BDP Trendwatch: China’s omicron outbreak is bad news for the global supply chain; California Governor Newsom proposes $2.3 billion for California ports and congestion reduction; EU to stage large-scale cyberattack exercise on supply chains

China’s omicron outbreak is bad news for the global supply chain 

An omicron outbreak in China is sending jitters through supply chains as manufacturers and shippers brace for disruption inside the world’s-biggest trading nation if it can’t contain the fast-spreading variant. 

In 2020 and 2021, China’s ‘covid-zero’ strategy meant factories could stay open throughout the pandemic to produce everything from health equipment to laptops that global consumers hoovered up at a record pace. But there’s been confirmed cases of local infection everyday since mid-October and it’s likely even tougher restrictions will be needed to curb omicron’s spread, with knock-on consequences for ports and factories as more cities lock down. 


California Governor Newsom proposes $2.3 billion for California ports and congestion reduction 

California’s Governor Gavin Newsom is proposing $2.3 billion in state funding to help ease congestion and supply chain problems that continue to impact the California Ports of Los Angeles, Long Beach and Oakland. 

In a January 10th news release, the California Governor “proposed allocating $2.3 billion for supply chain investments in the new state budget. The funds will help address congestion and bottlenecks across the West Coast. “ 


EU to stage large-scale  cyberattack exercise on  supply chains 

European Union governments will launch later this week a large-scale simulation of cyberattacks against multiple member states. 

Participants will be confronted with attacks on their supply chains and some spillover socio-economic effects in other member states, before having to coordinate public communications and a diplomatic response, according to people familiar with the matter and documents seen by Bloomberg.  

The aim of the six-week exercise is to stress-test Europe’s resilience, strengthen preparedness and cooperation among member states, and improve the effectiveness of a joint response.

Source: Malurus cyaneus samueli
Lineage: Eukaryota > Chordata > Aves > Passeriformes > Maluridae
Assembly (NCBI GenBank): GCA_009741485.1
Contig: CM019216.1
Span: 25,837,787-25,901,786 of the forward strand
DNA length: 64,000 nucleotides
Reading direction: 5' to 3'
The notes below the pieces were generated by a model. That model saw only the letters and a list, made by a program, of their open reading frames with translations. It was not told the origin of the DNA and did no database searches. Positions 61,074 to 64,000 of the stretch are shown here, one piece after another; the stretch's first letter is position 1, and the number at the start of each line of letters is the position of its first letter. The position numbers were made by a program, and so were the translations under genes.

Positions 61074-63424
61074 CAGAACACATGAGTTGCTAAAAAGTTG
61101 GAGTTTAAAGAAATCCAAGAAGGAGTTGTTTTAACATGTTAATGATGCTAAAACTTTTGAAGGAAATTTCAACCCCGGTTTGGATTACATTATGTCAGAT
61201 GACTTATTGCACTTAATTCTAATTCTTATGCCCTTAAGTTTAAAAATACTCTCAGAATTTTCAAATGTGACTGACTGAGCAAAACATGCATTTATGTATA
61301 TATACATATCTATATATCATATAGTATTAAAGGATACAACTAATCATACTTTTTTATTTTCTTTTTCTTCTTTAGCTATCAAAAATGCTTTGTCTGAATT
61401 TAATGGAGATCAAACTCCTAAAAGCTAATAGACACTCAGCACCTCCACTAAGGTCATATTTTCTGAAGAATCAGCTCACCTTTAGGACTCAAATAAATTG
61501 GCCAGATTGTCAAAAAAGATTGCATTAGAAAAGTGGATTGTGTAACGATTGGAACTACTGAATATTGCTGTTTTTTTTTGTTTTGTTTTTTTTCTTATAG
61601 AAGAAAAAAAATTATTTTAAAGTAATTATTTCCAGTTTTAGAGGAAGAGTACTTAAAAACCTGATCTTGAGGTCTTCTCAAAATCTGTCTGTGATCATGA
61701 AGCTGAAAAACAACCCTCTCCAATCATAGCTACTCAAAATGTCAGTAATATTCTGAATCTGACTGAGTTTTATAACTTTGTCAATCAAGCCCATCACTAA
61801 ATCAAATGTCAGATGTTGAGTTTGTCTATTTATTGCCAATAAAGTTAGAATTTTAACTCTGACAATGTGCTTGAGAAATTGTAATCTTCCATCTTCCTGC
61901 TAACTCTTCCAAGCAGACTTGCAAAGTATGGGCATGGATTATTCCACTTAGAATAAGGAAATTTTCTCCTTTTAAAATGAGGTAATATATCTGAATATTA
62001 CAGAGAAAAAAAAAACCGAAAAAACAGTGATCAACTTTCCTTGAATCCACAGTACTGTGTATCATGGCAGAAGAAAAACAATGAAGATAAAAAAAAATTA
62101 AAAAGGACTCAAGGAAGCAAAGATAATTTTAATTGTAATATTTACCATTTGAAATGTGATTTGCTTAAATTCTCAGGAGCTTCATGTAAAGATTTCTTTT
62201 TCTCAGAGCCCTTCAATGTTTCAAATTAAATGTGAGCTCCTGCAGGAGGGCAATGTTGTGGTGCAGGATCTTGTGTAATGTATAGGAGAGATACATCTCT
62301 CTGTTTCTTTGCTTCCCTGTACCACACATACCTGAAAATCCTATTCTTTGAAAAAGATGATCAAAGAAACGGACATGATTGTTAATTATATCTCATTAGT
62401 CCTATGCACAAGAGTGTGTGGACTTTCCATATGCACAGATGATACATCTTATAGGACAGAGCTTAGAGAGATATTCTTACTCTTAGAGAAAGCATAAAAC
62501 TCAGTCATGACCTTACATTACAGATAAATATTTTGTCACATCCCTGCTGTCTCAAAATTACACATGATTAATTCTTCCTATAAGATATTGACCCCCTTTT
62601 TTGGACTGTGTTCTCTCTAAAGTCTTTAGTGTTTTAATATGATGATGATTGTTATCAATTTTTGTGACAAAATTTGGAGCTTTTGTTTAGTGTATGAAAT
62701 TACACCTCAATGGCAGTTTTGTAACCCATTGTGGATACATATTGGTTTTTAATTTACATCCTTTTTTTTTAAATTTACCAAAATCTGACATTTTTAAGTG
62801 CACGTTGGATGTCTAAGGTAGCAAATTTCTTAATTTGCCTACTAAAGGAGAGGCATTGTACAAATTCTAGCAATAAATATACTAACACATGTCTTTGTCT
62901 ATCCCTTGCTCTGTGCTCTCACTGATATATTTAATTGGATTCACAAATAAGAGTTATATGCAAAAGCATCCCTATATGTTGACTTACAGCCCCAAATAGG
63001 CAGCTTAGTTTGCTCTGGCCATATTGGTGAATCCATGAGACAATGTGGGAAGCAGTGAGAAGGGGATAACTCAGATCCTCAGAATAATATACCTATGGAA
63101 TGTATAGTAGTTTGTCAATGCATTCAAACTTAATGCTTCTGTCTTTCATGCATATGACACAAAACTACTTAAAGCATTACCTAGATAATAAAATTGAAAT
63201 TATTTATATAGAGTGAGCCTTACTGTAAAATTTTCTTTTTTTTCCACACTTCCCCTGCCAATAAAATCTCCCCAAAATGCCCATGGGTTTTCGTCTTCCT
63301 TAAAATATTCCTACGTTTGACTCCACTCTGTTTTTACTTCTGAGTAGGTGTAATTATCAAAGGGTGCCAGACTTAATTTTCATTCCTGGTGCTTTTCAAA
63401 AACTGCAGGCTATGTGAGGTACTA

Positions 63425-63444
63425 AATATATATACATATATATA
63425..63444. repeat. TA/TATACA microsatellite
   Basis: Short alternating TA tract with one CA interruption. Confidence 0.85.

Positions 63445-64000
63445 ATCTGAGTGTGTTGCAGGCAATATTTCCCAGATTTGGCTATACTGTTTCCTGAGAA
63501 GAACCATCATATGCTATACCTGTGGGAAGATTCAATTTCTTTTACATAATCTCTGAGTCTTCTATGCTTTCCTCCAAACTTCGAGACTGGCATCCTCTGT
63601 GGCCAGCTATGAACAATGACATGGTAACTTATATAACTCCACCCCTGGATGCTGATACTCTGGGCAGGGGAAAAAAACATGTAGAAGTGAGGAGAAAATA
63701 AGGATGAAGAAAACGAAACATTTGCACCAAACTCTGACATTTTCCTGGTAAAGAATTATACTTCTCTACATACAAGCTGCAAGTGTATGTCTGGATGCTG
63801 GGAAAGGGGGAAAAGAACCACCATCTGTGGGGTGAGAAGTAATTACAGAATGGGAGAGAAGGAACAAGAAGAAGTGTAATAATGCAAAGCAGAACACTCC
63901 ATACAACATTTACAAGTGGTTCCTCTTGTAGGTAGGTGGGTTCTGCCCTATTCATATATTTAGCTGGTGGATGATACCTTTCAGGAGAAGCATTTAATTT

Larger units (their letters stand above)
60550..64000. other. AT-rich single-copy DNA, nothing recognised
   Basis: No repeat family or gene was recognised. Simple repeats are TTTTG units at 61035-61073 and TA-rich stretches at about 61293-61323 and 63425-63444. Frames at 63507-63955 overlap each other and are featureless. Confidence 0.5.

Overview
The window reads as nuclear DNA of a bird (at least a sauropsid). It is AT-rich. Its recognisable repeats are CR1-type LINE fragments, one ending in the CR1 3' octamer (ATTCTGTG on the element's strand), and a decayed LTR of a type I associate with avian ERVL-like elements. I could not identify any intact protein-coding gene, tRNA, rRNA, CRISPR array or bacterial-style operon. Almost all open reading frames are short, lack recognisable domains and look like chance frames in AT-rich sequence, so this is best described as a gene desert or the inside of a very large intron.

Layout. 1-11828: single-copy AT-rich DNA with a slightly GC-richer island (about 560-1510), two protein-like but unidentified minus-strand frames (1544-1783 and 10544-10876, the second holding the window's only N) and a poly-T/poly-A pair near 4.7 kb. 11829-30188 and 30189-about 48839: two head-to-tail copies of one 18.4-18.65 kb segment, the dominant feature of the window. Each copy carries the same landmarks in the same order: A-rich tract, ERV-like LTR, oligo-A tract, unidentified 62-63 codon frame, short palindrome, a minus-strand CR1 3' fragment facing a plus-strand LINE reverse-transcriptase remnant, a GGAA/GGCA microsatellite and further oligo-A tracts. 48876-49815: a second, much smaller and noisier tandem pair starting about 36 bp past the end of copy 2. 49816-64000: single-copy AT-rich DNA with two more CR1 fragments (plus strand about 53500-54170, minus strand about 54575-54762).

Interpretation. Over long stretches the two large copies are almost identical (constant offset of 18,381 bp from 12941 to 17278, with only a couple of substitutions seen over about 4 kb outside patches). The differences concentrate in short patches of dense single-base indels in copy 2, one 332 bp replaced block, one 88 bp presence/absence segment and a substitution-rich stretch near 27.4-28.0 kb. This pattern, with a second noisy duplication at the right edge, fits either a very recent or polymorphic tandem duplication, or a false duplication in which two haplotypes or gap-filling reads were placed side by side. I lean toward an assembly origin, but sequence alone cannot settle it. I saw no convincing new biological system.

Supply Chain Brain/Bloomberg 

New York port hustles to cut rare  logjam amid Covid labor woes  

The Port of New York and New Jersey is working to clear a small but rare bottleneck of container ships anchored off the coast of Long Island as COVID-19 cases among dockworkers collide with a pandemic-fueled surge in cargo volumes. 

“We have seen a spike in the number of labor going out into quarantine,” Port Authority Director Sam Ruda said in an interview last week. The average wait at anchorage for container carriers was 4.75 days in the final week of 2021, compared with an average of 1.6 days for all of last year. 

Supply Chain Brain/Bloomberg 

Supply-chain snags, quarantines  hurting global air-cargo growth 

 Global air-cargo growth slowed sharply in November as demand was hit by supply-chain disruptions, partly because Covid-19 restrictions left workers stuck in quarantine, causing labor shortages. 

Demand for air freight, measured in cargo ton kilometers, rose 3.7% from the same month in 2019, prior to the pandemic, according to the International Air Transport Association. That’s less than half the 8.2% increase seen in October and significantly lower than in previous months, IATA said. 


Christmas was saved from the supply-chain bottleneck. The next challenge: Lunar New Year 

The supply-chain nightmare didn’t cancel Christmas, but another holiday crisis is looming: the Lunar New Year. 

Local lawmakers and port officials accompanying U.S. Transportation Secretary Pete Buttigieg at the Port of Long Beach on Tuesday acknowledged enduring problems with the shipping, unloading and delivery of goods across the country, including the challenge of getting the local ports — a major choke point — to operate around-the-clock. 

And though one holiday crisis appears to have been averted, a fresh surge of cargo from Chinese manufacturers is expected to flood U.S. ports before Chinese businesses close up to celebrate the Year of the Tiger starting Feb 1. 

Los Angeles Times